European Car Sales Plummet as Continent Revisits Lockdown Protocols

Matt Posky
by Matt Posky
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european car sales plummet as continent revisits lockdown protocols

If you hadn’t already heard, Europe began taking actions to prepare itself for another pandemic-related lockdown. Last month, leadership in Germany and France noted that existing restrictions were “not enough anymore” and began issuing specific citizens “certificates” allowing them to move freely within the country. As you might have imagined, this didn’t exactly bolster automotive sales.

While most of the new restrictions were implemented at the tail end of October, they’ve foreshadowed additional measures introduced as more countries climbed aboard ( like the UK’s second banning of sex with people from outside of the household) and began signaling that automotive sales were about to be routed. Gains made in September look to be completely undone, with Germany’s Federal Motor Transport Authority stating new-car registrations fell by 3.6 percent in October (vs 2019) on Wednesday. But that’s only the beginning of the bad news.

According to a recent market analysis conducted by Bloomberg, sales in Spain dropped by at least 20 percent, with France seeing a 10-percent decline in volume. Italy also saw modest declines that are likely to worsen as lockdown measures continue. The end result saw Bloomberg Intelligence analyst Michael Dean suggesting European car sales will drop by a full quarter this year, which is worse than previous estimates.

While the European Automobile Manufacturers Association won’t have the official numbers posted for almost two weeks, the prognosis is generally poor. State-funded loans and subsidies designed to spur EV adoption are assumed to soften the blow slightly but will be incapable of making a meaningful difference. The outlet has already signaled that it expects the end-of-year forecast to worsen as lockdowns continue.

From Bloomberg:

In the U.K., Prime Minister Boris Johnson ordered a four-week partial lockdown, with non-essential shops including car dealerships to close from Thursday. France issued similar restrictions last week.

While dealerships remain open in Germany, Chancellor Angela Merkel’s government has imposed a partial shutdown and is urging citizens to stay at home whenever possible. Austria, Greece and Portugal also have expanded limits for November, while Italy is restricting opening hours of businesses.

The curveball comes as most automakers had actually planned to increase production through the rest of 2020. Unless they’re similarly mandated to go home and wait for the government to change its mind, they’ll be churning out vehicles many people won’t be able to purchase. This could again totally disrupt automotive supply and demand, especially if restrictive measures last through the whole of winter.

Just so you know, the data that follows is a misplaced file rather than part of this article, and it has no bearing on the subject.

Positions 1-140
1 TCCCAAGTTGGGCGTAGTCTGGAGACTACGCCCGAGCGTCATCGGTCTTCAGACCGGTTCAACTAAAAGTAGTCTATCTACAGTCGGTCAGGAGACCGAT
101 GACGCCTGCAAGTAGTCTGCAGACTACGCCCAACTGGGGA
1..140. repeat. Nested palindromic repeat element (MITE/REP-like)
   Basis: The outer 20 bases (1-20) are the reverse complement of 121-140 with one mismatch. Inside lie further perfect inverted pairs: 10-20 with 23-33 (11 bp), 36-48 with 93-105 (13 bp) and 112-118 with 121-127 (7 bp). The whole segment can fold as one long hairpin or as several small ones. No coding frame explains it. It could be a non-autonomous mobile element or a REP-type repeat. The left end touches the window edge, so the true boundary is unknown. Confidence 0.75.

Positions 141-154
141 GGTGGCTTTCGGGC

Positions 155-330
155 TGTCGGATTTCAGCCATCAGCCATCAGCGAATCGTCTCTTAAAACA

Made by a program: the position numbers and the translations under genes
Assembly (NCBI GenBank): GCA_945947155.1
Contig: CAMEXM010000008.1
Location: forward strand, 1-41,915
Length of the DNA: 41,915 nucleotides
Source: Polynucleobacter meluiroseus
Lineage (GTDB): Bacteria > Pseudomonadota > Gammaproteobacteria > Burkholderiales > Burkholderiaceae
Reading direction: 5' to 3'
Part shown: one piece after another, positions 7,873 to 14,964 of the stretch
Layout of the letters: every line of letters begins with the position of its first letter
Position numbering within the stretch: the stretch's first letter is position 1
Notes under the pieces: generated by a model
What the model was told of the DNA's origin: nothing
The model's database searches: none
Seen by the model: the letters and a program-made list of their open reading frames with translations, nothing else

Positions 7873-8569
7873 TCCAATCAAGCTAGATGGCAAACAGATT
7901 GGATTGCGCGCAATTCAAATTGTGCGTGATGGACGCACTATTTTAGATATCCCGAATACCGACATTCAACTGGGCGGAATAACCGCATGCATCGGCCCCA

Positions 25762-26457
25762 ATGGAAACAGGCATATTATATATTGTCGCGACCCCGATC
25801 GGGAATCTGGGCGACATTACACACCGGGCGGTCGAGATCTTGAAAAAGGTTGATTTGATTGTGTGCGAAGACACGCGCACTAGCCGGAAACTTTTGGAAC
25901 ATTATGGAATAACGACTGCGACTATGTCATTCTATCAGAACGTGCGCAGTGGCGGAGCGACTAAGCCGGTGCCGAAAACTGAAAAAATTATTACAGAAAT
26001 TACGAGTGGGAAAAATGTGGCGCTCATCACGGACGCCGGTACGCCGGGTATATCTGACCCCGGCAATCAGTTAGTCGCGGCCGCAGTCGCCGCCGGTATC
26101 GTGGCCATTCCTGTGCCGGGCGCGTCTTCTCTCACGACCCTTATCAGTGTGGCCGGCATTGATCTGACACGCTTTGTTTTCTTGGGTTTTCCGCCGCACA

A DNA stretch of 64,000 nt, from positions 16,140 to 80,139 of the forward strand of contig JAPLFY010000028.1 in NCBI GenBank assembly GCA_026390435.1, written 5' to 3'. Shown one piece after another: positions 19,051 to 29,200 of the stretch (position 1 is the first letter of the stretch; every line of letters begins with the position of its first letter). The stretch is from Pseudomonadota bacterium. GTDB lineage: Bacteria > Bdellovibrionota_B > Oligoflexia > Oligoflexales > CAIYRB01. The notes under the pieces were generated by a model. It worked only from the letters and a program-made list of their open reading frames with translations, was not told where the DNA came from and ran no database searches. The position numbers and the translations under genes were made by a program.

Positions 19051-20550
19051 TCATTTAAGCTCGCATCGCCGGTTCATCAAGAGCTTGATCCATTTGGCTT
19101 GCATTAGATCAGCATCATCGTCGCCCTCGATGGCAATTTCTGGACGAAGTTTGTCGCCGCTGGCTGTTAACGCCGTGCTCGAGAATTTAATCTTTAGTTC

[Image: GLF Media/Shutterstock]

Matt Posky
Matt Posky

Consumer advocate tracking industry trends, regulation, and the bitter-sweet nature of modern automotive tech. Research focused and gut driven.

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  • ToolGuy ToolGuy on Nov 05, 2020

    Yesterday I was bored so my staff and I performed a complete disassembly of a Formula One car and a NASCAR Cup Series car (both last year's models; my resources are not unlimited). Based on that analysis, we have concluded that Europe has nothing to offer the USA in terms of technology or best practices in any area of life.

  • RHD RHD on Nov 05, 2020

    At least Snopes is getting more work, weeding out the manipulative lies and disinformation from what is actually true. The problem is that so many people believe stupid crap, as long as it's aimed at who they perceive to be their "enemies". As an extension to that: Just think how stupid the average American is. Remember, half of them are even stupider than that! (Credit to George Carlin)

    • Lou_BC Lou_BC on Nov 06, 2020

      @RHD - People don't search for the truth, they search to validate their beliefs. Critical thinking requires education and practice. It's quicker and easier to label something as the rhetoric of an enemy.

  • EBFlex Pretty awesome this thread is almost universally against this pile of garbage. Tesla really missed the mark.
  • FreedMike I suppose that in some crowded city like Rome or Tokyo, there's a market for a luxurious pint-size car. I don't think they'll be able to give them away here in the U.S.
  • TMA1 How much did exchange rates affect this decision? The Renegade is imported from Italy. I'm wondering if that's what caused the price to reach within a few hundred of the much bigger Compass. Kind of a no-brainer to pick the larger, more modern vehicle.
  • CEastwood Everytime I see one of these I think there's a dummie who could have bought a real car , but has to say look at me driving this cool thing I can't drive in the rain like an actual motorcycle that I should have bought in the first place ! It's not Batman I see driving these - it's middle age Fatman .
  • SilverCoupe I should be the potential audience for this (current A5 owner, considering an S5 in the future), but I can't say it excites me. I have never liked the vertical bars in the grilles of sporting Mercedes models, for one thing. The interior doesn't speak to me either.I would be more likely to consider a BMW 4 Series, though not the current version with the double Edsel grille. Still, I suppose it would be worth a look when the time comes to replace my current vehicle.